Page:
IV. Statutory and Executive Order Reviews

Under the Clean Air Act (CAA), the Administrator is required to approve a SIP submission that complies with the provisions of the CAA and applicable Federal regulations. 42 U.S.C. 7410(k); 40 CFR 52.02(a). Thus, in reviewing SIP submissions, EPA's role is to approve state choices, provided that they meet the criteria of the CAA. Accordingly, this action merely approves state law as meeting Federal requirements and does not impose additional requirements beyond those imposed by state law. For that reason, this action:

  • Is not a “significant regulatory action” subject to review by the Office of Management and Budget under Executive Orders 12866 (58 FR 51735, October 4, 1993) and 13563 (76 FR 3821, January 21, 2011);
  • Does not impose an information collection burden under the provisions of the Paperwork Reduction Act (44 U.S.C. 3501 et seq.);
  • Is certified as not having a significant economic impact on a substantial number of small entities under the Regulatory Flexibility Act (5 U.S.C. 601 et seq.);
  • Does not contain any unfunded mandate or significantly or uniquely affect small governments, as described in the Unfunded Mandates Reform Act of 1995 (Pub. L. 104-4);
  • Does not have Federalism implications as specified in Executive Order 13132 (64 FR 43255, August 10, 1999);
  • Is not an economically significant regulatory action based on health or safety risks subject to Executive Order 13045 (62 FR 19885, April 23, 1997);
  • Is not a significant regulatory action subject to Executive Order 13211 (66 FR 28355, May 22, 2001);
  • Is not subject to requirements of Section 12(d) of the National Technology Transfer and Advancement Act of 1995 (15 U.S.C. 272 note) because application of those requirements would be inconsistent with the CAA; and
  • Does not provide EPA with the discretionary authority to address, as appropriate, disproportionate human health or environmental effects, using practicable and legally permissible methods, under Executive Order 12898 (59 FR 7629, February 16, 1994).

In addition, the SIP is not approved to apply on any Indian reservation land or in any other area where EPA or an Indian tribe has demonstrated that a tribe has jurisdiction. In those areas of Indian country, the rule does not have tribal implications and will not impose substantial direct costs on tribal governments or preempt tribal law as specified by Executive Order 13175 (65 FR 67249, November 9, 2000).

The Congressional Review Act, 5 U.S.C. 801 et seq., as added by the Small Business Regulatory Enforcement Fairness Act of 1996, generally provides that before a rule may take effect, the agency promulgating the rule must submit a rule report, which includes a copy of the rule, to each House of the Congress and to the Comptroller General of the United States. EPA will submit a report containing this action and other required information to the U.S. Senate, the U.S. House of Representatives, and the Comptroller General of the United States prior to publication of the rule in the Federal Register. A major rule cannot take effect until 60 days after it is published in the Federal Register. This action is not a “major rule” as defined by 5 U.S.C. 804(2).

Under section 307(b)(1) of the CAA, petitions for judicial review of this action must be filed in the United States Court of Appeals for the appropriate circuit by February 17, 2017. Filing a petition for reconsideration by the Administrator of this final rule does not affect the finality of this action for the purposes of judicial review nor does it extend the time within which a petition for judicial review may be filed, and shall not postpone the effectiveness of such rule or action. Parties with objections to this direct final rule are encouraged to file a comment in response to the parallel notice of proposed rulemaking for this action published in the proposed rules section of today's Federal Register, rather than file an immediate petition for judicial review of this direct final rule, so that EPA can withdraw this direct final rule and address the comment in the proposed rulemaking. This action may not be challenged later in proceedings to enforce its requirements. (See section 307(b)(2).)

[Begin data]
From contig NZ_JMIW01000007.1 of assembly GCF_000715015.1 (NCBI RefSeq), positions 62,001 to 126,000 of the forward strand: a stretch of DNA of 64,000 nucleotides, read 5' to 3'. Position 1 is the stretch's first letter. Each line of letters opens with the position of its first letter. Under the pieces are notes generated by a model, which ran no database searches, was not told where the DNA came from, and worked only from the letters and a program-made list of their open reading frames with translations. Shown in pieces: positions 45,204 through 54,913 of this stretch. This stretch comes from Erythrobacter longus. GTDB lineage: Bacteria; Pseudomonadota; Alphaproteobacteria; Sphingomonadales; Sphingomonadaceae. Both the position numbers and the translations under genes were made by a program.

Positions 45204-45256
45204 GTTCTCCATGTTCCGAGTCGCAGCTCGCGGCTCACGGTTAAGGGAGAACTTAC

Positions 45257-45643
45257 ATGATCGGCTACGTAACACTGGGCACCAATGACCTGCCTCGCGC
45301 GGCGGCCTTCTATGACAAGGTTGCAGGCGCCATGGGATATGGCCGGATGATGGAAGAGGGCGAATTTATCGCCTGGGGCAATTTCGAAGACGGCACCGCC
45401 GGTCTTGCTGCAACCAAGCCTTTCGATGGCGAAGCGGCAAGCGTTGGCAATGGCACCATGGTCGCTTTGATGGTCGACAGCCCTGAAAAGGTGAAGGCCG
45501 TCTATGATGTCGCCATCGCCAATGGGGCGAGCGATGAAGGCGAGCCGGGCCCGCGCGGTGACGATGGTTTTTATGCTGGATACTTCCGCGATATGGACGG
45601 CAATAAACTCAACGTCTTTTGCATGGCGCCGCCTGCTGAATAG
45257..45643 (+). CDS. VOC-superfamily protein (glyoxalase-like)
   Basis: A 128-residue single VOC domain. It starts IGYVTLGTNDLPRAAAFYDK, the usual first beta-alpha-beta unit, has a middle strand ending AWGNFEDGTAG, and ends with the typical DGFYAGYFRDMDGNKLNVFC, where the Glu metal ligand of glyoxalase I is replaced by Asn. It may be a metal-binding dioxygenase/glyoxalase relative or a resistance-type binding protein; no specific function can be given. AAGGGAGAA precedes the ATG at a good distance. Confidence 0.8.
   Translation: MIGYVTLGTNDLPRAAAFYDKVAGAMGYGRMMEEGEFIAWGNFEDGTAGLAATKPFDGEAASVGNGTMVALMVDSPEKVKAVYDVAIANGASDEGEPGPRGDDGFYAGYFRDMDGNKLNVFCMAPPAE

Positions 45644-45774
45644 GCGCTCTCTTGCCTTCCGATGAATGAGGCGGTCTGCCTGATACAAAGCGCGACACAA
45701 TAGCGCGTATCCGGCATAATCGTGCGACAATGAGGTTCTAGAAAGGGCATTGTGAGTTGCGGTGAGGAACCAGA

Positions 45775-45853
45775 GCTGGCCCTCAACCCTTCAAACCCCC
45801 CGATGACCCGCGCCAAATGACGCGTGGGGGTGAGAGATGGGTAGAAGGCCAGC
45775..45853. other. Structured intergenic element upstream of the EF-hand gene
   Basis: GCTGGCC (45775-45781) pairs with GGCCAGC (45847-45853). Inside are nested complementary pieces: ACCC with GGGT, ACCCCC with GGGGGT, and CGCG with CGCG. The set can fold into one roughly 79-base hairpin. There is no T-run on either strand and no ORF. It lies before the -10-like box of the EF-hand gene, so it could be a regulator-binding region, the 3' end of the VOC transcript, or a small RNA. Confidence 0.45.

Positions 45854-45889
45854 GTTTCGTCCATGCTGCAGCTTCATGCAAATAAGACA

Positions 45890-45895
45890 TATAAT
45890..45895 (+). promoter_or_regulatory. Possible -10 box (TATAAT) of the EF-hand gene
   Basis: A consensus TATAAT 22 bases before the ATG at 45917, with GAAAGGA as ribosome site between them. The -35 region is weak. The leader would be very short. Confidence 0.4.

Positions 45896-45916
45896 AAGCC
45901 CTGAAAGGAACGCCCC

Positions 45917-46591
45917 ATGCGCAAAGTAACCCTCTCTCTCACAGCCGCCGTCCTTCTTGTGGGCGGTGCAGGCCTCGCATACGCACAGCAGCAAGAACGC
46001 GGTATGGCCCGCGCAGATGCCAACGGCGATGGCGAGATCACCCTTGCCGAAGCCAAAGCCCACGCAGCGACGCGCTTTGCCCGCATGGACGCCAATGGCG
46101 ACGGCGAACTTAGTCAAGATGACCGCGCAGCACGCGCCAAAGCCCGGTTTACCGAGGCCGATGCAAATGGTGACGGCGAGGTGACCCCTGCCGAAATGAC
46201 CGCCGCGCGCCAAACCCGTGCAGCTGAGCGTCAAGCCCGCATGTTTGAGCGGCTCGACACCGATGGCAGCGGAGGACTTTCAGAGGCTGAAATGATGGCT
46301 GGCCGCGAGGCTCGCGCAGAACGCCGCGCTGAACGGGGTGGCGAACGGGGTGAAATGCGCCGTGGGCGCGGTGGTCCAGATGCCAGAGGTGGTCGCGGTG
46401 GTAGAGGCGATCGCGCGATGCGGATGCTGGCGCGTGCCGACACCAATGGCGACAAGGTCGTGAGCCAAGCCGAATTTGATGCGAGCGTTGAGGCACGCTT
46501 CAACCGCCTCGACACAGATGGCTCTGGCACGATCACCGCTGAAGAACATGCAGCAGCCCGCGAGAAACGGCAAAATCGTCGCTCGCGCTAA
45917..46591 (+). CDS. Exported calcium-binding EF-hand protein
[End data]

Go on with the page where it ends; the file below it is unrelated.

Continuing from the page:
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List of Subjects in 40 CFR Part 52

  • Environmental protection
  • Air pollution control
  • Incorporation by reference
  • Intergovernmental relations
  • Reporting and recordkeeping requirements
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Dated: December 2, 2016.

Robert A. Kaplan,

Acting Regional Administrator, Region 5.

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40 CFR part 52 is amended as follows:

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1. The authority citation for part 52 continues to read as follows:

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Authority: 42 U.S.C. 7401 et seq.

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2. In § 52.1170, the table in paragraph (c) is amended by revising the entries for R 336.1906, R 336.1911, and R 336.1912 under the heading “Part 9. Emission Limitations and Prohibitions—Miscellaneous” to read as follows:

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Identification of plan.
* * * * *

(c) * * *

EPA-Approved Michigan Regulations

Michigan citationTitleState effective dateEPA approval dateComments
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*         *         *         *         *         *         *
Part 9. Emission Limitations and Prohibitions—Miscellaneous
*         *         *         *         *         *         *
R 336.1906Diluting and concealing emissions5/20/201512/19/2016 [insert Federal Register citation]
*         *         *         *         *         *         *
R 336.1911Malfunction abatement plans5/20/201512/19/2016 [insert Federal Register citation]
R 336.1912Abnormal conditions, start-up, shutdown, and malfunction of a source, process, or process equipment, operating, notification, and reporting requirements5/20/201512/19/2016 [insert Federal Register citation]
*         *         *         *         *         *         *
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1.  On June 12, 2015 (80 FR 33840), EPA finalized a SIP Call to address deficient SIP provisions regarding emissions during facility start-up, shutdown, and malfunctions. In this SIP Call, Michigan was required to revise a rule which allowed an affirmative defense for excess emissions during start-up or shutdown. The SIP Call did not include rule 911 or 912. These two rules address only planning and reporting requirements. Thus, they comply with EPA's policy on start-up, shutdown, and malfunctions.

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2.  62 FR 27968 (May 22, 1997).

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[FR Doc. 2016-30195 Filed 12-16-16; 8:45 am]